Ramblings on the Oregon Shakespeare Festival, The Music Man, & Mismatched Couples
My good friend and critique partner, Penny Williamson, and I just got back from our annual spring trip to the Oregon Shakespeare Festival. It’s wonderful going to the theater with a good friend who’s also a writer. I've found some wonderful literary inspiration on visits to Ashland, Oregon--the allusion to Othello which sets the theme in Chapter 1 of Secrets of a Lady, the Hamlet references running through Beneath a Silent Moon, the question "whom do you identify with in Julius Caesar?" which runs through the as yet unpublished The Mask of Night.
This trip was no exception in the literary inspiration department. Between performances Penny and I indulged in some of our favorite activities--we walked, shopped, lingered over meals at favorite restaurants, and analyzed the plays.
The plays were a rich and wonderful mix. One favorite was Equivocation, a world premiere by Bill Cain in which William Shakespeare is commissioned (or rather commanded by King James’s right-hand man Robert Cecil) to write a play about the Guy Fawkes gunpowder plot. A brilliant, layered play about politics, writing, family–and theater. (It may spark a blog post when I have a bit more time to think about it). Another surprise favorite was Meredith Wilson’s The Music Man. When Penny and I first heard OSF was doing The Music Man, we were a bit skeptical about a Broadway musical mixed in with OSF’s usual blend of Shakespeare, modern and older classics, and edgy new plays. We left the theater completely entranced. It was a wonderful, clever, sweet-but-not-sappy production that brought out how River City, Iowa, is changed by musical con man Harold Hill and how Harold Hill is equally changed by River City and its inhabitants.
Particularly Marian Paroo, the town librarian. The romance at the heart of The Music Man is delicate and heart warming. Con man Harold Hill who is looking for a “sadder but wiser girl” and librarian Marian Paroo who is waiting for her “white knight” seem complete opposites and yet you root for them to get together. More than that, you believe in their happy ending. Perhaps because, as Penny and I discussed, while Marian and Harold are both misjudged by those round them, they see each other with surprising clarity. Marian falls in love with Harold knowing he’s lied about his past. Harold sees past Marian’s frosty demeanor. Meredith Wilson’s clever lyrics point to the fact that this seemingly mismatched couple may have more in common than one thinks. In the song “The Sadder but Wiser Girl,” Harold refers to The Scarlet Letter and the goddess Diana. He may be the most well-read person in River City next to Marian, who shocks the town by reading Chaucer, Rabelais, and Balzac. Musically, their two signature solos, “Goodnight My Someone” and “Seventy-six Trombones” have the same melody, disguised by different tempos. A clever way of showing how in sync their minds are beneath the outward show.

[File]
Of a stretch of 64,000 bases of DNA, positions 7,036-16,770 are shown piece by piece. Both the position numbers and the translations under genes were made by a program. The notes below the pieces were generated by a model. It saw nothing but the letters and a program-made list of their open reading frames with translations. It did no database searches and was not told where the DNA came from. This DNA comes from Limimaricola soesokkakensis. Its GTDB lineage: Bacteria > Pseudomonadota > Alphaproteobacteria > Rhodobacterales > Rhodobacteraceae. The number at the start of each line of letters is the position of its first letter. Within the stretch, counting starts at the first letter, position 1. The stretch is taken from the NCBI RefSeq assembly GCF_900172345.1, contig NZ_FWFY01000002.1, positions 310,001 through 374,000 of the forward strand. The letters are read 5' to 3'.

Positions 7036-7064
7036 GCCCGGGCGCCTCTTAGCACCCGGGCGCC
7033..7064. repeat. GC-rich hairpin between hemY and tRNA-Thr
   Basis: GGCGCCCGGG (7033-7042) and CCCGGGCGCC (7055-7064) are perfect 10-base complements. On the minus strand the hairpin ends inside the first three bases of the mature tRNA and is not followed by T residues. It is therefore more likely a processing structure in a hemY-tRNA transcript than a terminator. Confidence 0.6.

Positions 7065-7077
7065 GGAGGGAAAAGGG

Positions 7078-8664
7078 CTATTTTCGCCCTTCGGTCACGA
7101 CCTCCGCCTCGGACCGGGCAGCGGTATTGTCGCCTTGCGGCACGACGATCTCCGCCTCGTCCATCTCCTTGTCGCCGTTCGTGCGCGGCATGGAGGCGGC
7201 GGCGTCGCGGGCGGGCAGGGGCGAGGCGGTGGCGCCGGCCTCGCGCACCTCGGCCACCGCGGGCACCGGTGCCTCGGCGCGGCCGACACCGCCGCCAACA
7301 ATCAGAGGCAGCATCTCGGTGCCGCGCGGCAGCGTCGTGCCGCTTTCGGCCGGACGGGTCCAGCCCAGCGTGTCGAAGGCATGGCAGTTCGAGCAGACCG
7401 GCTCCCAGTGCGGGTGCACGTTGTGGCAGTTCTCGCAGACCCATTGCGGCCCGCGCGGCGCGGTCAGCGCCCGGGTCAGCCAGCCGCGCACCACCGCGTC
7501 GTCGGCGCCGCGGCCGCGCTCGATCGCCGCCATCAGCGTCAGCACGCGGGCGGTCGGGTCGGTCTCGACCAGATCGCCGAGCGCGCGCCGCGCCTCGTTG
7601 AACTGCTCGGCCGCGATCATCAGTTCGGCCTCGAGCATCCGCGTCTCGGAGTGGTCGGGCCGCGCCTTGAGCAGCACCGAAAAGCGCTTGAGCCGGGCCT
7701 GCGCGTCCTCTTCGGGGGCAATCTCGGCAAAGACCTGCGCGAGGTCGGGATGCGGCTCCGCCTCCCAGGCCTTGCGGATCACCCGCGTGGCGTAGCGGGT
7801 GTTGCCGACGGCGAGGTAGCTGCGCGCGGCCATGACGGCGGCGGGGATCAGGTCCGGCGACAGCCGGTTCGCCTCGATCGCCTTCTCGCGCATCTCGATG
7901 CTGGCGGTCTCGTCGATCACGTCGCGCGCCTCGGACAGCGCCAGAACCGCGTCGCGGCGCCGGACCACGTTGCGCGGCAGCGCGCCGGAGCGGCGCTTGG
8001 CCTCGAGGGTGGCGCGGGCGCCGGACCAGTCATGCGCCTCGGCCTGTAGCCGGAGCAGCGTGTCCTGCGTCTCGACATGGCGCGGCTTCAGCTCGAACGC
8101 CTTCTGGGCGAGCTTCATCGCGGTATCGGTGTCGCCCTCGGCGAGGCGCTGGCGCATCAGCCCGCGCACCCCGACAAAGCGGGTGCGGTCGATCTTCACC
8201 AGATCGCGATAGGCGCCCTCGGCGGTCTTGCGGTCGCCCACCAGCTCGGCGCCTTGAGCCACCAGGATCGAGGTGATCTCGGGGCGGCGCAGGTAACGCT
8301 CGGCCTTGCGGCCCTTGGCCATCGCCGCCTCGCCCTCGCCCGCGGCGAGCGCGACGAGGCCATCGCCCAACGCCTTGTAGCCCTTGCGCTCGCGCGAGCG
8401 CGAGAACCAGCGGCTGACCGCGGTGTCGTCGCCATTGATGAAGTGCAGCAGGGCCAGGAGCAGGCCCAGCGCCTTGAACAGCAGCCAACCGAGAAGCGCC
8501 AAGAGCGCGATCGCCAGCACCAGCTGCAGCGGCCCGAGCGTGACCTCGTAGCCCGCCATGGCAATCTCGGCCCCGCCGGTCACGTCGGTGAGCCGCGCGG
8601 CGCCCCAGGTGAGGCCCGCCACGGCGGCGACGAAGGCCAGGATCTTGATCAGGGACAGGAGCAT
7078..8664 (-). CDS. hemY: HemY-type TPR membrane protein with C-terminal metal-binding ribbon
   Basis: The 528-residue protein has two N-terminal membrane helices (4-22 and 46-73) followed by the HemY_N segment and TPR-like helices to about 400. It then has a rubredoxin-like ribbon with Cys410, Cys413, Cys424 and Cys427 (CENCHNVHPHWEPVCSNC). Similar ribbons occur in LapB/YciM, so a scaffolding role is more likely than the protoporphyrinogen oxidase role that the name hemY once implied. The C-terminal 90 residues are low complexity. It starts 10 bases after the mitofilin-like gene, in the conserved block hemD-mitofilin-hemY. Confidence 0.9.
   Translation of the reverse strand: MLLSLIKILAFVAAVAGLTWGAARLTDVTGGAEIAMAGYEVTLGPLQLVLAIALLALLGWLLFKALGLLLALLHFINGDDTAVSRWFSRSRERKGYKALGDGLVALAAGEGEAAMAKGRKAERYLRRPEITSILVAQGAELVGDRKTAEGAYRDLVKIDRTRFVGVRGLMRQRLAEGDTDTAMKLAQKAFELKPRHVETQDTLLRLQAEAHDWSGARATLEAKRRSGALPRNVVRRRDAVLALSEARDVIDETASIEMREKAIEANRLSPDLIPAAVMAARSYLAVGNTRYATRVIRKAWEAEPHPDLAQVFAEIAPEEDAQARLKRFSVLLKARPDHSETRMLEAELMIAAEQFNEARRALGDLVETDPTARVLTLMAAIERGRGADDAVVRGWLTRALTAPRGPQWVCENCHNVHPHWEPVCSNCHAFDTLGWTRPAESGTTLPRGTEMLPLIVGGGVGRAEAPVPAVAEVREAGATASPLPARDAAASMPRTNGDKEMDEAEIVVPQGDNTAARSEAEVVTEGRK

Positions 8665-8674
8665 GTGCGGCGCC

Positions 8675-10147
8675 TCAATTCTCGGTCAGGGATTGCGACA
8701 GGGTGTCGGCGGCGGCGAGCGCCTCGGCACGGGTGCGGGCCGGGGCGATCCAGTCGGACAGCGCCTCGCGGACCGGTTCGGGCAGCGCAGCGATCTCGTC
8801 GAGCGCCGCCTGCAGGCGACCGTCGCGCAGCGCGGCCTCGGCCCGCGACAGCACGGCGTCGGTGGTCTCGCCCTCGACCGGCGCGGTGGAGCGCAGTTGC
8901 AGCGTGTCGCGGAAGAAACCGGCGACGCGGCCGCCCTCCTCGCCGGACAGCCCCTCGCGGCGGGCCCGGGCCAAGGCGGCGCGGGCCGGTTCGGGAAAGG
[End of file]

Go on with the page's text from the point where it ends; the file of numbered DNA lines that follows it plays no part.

This got me thinking about other favorite mismatched literary couples who are soul mates under the skin. Such as Beatrice and Benedick from Much Ado About Nothing (which OSF is doing later this year). Despite their war of words Benedick believes Beatrice without question when she swears to her cousin Hero’s innocence. He sees through the truth of the situation while the other men in the play are taken in. Or Mulder and Scully who begin as skeptic and believer but become each other’s touchstone.
Arthur Clenham and Amy Dorrit in Little Dorrit (I came home last night and curled up with the last episode) are mismatched not by personality but by age and circumstance, which prevent Arthur from seeing Amy’s feelings for him or acknowledging his own for her. Mary Russell and Sherlock Holmes are also mismatched in age, not to mention her interest in theology and his rationalism and the lack of interest both have in marriage (and echo of Beatrice and Benedick). Yet the spark of sympathy between them is clear from their first scene together in The Beekeeper's Apprentice. (Speaking of Holmes & Russell, I just bought The Language of Bees and am having to remind myself I can't stay up all night reading it).
For me to believe in a happy ending, I need to believe that the characters are somehow uniquely right for each other. That realization can be that much more powerful and interesting when they are seemingly an impossible match. In my own series, Mélanie goes into her marriage to Charles knowing they are an impossible mismatch in ideology, loyalties, background, and life experiences. Yet when she realizes she loves him it’s because “though he might not know her true name or any details of her life, he understand her as no one else ever had”.
Do you like stories about mismatched couples? Any favorite examples? What does it take for you to believe the characters have a chance to be happy? Are there literary mismatched where the author didn't convince you the differences between the characters could be overcome? Writers, do you get inspiration from the theater? Who else watched Little Dorrit (have you seen the 1988 Christine Edzard films, which are equally engrossing)? Who else is looking forward to Russell's & Holmes's latest adventures in The Language of Bees?